New "base" unions in London

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R Totale
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Mar 18 2018 19:18
New "base" unions in London

So, a lot of the most exciting workplace campaigns in the UK in the past few years have happened through the new "base/grassroots/independent" unions like UVW, IWGB and CAIWU. I haven't really seen much in the way of analysis of these kinds of unions, so I thought I'd start a thread here - especially interested in hearing from people who might be of more critical left-communist/anarcho-syndicalist/whatever persuasions about how these organisations fit in, or don't fit in, to standard criticisms of the unions. Like, are there examples of these groups playing a bureaucratic/legalistic/representational role in ways that hold back workers' self-organisation, or if not, are there tendencies that point in that direction further down the line? What would people's ideal revolutionary unions, or workplace resistance groups or whatever, be doing differently? (I'm genuinely not asking these as leading questions in the hope of getting a "gotcha!" moment or whatever, I'm just really unsure and interested in hearing from what people with more actual experience of them think).
Also, I'm generally interested in questions of how far these models might be of use to other workers beyond the very specific sectoral, geographical and cultural context they originated in. Can cleaners outside London use these models? What about people in London who aren't cleaners? Or those of us who are neither?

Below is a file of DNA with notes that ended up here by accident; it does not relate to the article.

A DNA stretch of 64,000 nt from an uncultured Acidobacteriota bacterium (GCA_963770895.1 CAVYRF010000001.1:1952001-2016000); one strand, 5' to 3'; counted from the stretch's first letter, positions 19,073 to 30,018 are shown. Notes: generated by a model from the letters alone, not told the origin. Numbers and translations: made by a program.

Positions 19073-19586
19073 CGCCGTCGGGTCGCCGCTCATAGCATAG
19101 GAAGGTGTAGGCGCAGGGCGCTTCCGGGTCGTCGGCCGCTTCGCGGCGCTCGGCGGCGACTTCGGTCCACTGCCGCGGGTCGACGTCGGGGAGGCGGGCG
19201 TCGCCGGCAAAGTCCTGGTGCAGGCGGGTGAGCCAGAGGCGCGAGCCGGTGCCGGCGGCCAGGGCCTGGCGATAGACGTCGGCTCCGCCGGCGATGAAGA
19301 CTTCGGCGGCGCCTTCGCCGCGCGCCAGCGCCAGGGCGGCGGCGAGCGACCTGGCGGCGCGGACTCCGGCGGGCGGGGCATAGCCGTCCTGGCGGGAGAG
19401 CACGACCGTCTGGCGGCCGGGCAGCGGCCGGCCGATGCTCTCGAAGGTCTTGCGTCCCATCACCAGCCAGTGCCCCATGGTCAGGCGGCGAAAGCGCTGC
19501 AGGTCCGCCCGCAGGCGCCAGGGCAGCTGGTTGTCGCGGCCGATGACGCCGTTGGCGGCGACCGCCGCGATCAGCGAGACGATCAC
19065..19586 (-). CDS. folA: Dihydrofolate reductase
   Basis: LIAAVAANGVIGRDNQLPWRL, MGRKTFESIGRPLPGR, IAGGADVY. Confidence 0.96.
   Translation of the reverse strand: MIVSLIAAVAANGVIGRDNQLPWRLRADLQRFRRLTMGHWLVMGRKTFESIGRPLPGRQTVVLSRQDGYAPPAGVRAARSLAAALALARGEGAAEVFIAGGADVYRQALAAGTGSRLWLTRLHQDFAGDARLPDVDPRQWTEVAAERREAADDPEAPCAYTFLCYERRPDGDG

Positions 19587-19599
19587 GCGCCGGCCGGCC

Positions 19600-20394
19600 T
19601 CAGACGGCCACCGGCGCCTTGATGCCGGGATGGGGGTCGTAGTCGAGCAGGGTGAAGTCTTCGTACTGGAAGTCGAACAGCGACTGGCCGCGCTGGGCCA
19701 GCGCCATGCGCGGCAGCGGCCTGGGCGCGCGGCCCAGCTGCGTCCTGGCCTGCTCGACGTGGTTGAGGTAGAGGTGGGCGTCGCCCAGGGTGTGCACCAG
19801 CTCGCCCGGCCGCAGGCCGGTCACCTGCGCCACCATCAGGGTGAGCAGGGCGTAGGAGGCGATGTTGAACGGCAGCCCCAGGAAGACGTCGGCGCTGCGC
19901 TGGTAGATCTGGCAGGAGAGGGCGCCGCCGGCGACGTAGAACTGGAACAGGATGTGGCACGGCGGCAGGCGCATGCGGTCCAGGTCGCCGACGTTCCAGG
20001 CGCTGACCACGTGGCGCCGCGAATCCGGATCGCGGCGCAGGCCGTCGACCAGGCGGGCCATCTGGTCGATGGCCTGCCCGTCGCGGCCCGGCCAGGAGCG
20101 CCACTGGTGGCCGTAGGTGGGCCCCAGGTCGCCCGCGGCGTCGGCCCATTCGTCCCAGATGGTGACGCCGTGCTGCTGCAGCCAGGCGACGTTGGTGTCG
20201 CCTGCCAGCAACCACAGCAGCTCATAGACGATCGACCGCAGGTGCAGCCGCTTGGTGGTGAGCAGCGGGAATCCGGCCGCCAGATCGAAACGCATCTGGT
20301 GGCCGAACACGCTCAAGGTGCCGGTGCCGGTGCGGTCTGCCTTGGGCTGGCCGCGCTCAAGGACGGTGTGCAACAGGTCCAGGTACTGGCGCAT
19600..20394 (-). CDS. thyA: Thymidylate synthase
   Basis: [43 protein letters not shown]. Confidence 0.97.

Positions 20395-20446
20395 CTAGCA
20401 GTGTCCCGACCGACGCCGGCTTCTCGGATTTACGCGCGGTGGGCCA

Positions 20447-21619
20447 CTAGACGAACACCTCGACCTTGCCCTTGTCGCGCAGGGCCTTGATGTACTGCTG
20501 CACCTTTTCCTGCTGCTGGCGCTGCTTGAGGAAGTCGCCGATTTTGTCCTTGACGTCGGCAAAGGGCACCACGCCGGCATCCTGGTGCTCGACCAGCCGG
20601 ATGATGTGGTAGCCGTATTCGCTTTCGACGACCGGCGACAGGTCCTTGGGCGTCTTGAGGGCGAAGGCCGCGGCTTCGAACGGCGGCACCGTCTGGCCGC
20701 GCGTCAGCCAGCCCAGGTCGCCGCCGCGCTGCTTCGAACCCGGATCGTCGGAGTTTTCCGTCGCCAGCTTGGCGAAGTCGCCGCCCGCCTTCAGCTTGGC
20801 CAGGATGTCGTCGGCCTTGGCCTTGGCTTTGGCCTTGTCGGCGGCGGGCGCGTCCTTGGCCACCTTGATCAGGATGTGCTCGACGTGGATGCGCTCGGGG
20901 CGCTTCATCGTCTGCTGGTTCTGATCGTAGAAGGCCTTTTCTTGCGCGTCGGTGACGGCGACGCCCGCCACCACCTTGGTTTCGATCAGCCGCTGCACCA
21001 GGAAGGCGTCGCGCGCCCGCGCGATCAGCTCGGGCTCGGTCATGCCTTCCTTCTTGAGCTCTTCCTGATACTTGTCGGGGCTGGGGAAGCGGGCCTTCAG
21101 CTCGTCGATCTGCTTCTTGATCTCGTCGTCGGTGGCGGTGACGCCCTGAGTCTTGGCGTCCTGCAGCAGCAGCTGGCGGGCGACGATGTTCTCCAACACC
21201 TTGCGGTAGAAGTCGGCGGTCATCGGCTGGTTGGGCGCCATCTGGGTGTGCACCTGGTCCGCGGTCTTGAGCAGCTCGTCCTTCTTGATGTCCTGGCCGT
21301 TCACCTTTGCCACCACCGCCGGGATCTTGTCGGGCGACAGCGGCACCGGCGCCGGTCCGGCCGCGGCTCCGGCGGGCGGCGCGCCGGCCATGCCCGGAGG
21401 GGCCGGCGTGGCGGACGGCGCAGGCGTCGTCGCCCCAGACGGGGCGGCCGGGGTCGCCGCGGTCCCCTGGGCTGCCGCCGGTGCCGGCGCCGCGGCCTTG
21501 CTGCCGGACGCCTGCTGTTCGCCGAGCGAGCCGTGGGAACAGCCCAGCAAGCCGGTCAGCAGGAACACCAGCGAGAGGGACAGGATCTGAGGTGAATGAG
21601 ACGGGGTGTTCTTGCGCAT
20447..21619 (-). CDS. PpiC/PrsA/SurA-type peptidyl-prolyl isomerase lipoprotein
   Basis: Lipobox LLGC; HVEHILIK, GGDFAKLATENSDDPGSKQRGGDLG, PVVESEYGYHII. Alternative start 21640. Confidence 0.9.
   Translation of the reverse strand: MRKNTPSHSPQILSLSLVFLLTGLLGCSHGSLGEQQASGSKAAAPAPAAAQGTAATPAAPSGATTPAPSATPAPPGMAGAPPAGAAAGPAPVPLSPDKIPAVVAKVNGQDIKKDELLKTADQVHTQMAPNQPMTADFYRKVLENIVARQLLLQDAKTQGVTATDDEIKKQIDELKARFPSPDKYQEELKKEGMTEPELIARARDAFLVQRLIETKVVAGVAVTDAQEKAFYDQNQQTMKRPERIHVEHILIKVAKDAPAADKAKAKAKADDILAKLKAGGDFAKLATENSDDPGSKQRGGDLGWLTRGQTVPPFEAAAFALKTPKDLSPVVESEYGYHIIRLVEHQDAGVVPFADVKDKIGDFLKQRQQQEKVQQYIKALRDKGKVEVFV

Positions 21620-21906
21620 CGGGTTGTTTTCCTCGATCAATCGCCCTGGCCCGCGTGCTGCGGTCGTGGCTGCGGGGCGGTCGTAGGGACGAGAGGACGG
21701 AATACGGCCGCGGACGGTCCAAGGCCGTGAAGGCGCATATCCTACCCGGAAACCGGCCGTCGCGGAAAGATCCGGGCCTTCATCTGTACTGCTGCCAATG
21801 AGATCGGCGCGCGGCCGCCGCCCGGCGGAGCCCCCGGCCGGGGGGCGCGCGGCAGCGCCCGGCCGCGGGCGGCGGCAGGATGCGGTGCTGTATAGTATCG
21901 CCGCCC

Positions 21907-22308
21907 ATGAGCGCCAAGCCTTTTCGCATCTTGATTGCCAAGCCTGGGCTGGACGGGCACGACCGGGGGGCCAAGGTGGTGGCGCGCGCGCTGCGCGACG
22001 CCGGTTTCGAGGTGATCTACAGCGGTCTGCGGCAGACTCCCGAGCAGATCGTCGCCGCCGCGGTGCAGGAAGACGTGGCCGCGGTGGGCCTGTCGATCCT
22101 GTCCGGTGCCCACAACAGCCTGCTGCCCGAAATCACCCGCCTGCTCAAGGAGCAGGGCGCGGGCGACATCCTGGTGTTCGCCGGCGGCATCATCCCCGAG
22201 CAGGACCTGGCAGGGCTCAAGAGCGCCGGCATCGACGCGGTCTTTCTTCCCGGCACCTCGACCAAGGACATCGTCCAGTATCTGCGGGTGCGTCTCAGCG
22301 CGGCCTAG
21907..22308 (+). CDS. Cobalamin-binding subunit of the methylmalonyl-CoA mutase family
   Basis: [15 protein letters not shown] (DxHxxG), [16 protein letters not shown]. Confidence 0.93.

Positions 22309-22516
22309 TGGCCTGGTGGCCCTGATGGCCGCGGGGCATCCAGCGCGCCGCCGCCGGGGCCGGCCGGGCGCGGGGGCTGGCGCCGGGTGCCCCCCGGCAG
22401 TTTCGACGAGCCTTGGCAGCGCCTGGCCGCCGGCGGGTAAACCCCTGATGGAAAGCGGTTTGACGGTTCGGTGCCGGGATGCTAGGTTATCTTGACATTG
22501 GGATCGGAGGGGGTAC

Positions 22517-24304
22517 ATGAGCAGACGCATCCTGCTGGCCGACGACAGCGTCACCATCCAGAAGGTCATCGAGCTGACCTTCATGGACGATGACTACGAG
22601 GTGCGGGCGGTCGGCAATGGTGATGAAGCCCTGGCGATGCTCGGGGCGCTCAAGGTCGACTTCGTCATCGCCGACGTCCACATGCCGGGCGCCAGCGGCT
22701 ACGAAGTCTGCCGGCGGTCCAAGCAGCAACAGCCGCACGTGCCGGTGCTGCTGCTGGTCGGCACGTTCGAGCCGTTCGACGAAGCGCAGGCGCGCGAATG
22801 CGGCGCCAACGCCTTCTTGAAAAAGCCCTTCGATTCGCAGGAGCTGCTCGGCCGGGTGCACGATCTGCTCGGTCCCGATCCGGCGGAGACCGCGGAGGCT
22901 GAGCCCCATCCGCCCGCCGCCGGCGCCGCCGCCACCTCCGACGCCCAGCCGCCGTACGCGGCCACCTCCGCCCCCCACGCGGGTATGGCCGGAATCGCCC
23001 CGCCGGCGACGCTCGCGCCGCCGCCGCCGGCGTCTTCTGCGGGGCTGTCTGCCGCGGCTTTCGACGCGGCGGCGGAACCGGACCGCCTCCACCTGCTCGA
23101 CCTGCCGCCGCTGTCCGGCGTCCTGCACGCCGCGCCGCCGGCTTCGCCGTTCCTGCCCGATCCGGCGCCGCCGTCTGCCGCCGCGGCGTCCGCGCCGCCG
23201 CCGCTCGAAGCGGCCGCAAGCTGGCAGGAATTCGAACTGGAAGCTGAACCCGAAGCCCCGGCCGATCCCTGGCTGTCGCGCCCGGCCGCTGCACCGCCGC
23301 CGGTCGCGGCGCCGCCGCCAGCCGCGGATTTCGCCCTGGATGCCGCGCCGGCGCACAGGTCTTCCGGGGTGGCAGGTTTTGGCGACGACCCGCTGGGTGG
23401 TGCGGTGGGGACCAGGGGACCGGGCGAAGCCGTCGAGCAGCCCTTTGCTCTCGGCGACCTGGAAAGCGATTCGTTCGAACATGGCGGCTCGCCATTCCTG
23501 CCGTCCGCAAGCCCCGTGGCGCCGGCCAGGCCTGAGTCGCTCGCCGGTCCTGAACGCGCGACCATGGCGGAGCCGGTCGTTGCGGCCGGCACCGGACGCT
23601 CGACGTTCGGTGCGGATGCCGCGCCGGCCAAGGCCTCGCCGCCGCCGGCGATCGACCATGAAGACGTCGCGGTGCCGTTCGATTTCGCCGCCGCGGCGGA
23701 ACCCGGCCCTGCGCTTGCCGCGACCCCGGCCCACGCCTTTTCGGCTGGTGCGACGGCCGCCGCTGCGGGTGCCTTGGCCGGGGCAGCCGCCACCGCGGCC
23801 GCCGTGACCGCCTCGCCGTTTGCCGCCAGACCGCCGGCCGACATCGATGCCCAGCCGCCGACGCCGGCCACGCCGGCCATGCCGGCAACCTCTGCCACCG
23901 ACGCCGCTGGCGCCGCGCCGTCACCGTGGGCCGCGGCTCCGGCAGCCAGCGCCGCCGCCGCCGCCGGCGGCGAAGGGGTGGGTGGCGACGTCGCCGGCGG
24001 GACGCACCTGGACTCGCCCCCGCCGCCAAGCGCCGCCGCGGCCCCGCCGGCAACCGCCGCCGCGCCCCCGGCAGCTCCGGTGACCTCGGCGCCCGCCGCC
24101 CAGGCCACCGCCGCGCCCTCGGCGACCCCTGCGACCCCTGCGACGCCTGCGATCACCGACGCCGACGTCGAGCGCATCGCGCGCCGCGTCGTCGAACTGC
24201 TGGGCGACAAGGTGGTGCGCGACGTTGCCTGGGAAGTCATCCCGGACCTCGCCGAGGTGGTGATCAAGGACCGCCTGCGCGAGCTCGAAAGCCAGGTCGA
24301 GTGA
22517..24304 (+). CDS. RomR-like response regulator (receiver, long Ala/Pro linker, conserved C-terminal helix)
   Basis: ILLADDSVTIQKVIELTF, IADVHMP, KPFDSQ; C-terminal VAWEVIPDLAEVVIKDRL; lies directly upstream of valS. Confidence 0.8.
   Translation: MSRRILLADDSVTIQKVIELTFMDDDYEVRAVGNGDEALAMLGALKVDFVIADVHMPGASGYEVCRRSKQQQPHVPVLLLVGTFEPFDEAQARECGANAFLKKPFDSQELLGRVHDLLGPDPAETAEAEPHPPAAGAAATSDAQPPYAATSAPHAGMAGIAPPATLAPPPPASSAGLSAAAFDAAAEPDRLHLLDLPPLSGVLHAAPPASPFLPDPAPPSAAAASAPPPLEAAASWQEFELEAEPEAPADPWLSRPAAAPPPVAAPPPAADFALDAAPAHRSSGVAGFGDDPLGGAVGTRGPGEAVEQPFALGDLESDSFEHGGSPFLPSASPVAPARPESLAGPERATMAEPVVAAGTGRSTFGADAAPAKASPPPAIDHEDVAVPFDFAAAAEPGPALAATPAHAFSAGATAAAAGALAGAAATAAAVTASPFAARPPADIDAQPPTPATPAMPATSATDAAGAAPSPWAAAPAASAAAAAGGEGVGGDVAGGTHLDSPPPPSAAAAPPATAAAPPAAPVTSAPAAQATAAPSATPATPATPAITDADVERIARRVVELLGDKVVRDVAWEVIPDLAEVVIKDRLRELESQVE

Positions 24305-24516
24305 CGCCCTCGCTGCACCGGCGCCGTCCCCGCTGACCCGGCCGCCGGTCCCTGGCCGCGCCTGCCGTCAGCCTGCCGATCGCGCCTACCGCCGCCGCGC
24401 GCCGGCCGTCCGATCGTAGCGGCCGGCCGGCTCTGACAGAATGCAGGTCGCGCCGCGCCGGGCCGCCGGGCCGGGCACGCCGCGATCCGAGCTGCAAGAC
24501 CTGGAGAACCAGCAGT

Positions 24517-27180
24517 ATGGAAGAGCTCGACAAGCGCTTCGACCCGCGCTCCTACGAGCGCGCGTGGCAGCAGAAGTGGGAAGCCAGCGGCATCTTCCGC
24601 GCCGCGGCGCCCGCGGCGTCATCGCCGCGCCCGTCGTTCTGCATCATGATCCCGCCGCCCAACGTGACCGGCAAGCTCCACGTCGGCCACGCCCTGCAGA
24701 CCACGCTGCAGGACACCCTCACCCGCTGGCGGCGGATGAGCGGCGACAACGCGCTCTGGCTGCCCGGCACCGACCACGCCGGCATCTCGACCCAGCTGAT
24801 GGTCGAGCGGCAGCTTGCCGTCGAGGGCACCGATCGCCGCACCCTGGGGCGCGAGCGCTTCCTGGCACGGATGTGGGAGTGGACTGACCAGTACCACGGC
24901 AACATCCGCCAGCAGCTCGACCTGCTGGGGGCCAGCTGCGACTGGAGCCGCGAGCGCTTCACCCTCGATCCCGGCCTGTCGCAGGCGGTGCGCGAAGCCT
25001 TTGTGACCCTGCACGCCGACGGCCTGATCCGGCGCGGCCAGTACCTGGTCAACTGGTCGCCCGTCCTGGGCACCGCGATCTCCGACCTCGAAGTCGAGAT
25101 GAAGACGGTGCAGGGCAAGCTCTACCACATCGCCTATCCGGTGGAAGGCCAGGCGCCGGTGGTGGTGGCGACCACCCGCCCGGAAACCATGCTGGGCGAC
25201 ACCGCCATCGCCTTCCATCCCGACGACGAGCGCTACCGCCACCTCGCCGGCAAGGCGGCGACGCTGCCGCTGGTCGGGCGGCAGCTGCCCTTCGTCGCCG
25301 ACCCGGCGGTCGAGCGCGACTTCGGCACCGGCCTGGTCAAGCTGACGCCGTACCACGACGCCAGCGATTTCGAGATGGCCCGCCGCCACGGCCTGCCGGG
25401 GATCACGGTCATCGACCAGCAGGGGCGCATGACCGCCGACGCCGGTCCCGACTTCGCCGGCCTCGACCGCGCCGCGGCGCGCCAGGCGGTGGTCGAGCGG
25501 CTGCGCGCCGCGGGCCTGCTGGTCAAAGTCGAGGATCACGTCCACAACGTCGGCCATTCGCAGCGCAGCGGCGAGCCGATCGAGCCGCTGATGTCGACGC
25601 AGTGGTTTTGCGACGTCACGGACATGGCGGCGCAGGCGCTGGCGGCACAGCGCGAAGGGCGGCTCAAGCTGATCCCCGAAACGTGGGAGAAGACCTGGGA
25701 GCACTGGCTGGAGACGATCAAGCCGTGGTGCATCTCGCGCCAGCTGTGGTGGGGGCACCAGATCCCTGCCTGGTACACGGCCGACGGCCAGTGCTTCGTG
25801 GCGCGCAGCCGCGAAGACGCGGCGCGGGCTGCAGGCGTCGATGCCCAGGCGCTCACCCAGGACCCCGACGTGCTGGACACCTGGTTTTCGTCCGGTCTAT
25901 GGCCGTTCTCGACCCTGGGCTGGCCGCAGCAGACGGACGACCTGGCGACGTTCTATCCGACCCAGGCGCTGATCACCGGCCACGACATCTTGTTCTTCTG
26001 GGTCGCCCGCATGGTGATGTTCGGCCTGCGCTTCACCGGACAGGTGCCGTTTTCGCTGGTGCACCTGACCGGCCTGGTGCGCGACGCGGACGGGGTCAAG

To start off with, here's a snippet from a recent AWW piece that I thought was good:

Quote:
There are some hopeful experiences of rank-and-file organising amongst migrant workers, primarily in the cleaning sector. These were only successful when a bigger group of already politicised workers from South America became involved and when workers cleaned buildings of institutions that don’t want to risk losing their reputation, e.g. as prestigious international universities, famous museums or globally acting banks. Who cares about unknown sandwich manufacturers in the suburb? Workers in west London, unlike the logistics workers in Italy, don’t arrive with the inspiration and encouragement of the Arabic Spring on their backs. In the back of their minds is the rather dreary autumn of the sell-out of Solidarnosc - neoliberal corruption in the name of workers’ solidarity.

There's also a Notes From Below piece looking specifically at the LSE cleaners' struggle here.

Spikymike
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Mar 19 2018 16:32

Seems to me the big problems will be further down the line and will depend on how the 'associational' and 'representational' functions of the union form, develop and conflict in circumstances where such unions seek to grow in opposition to the traditional unions rather than remaining as politically motivated minority agitators - but then I've never thought it was possible today to maintain a mass based genuinely revolutionary unionism so I'm a bit prejudiced! Maybe people involved in some of these base unions here in the UK and elsewhere and other sympathetic organisations like the UK SolFed and the AWW could explain how they view the potential positives and negatives in this type of base unionism in terms of both day to day class gains and longer term revolutionary potential?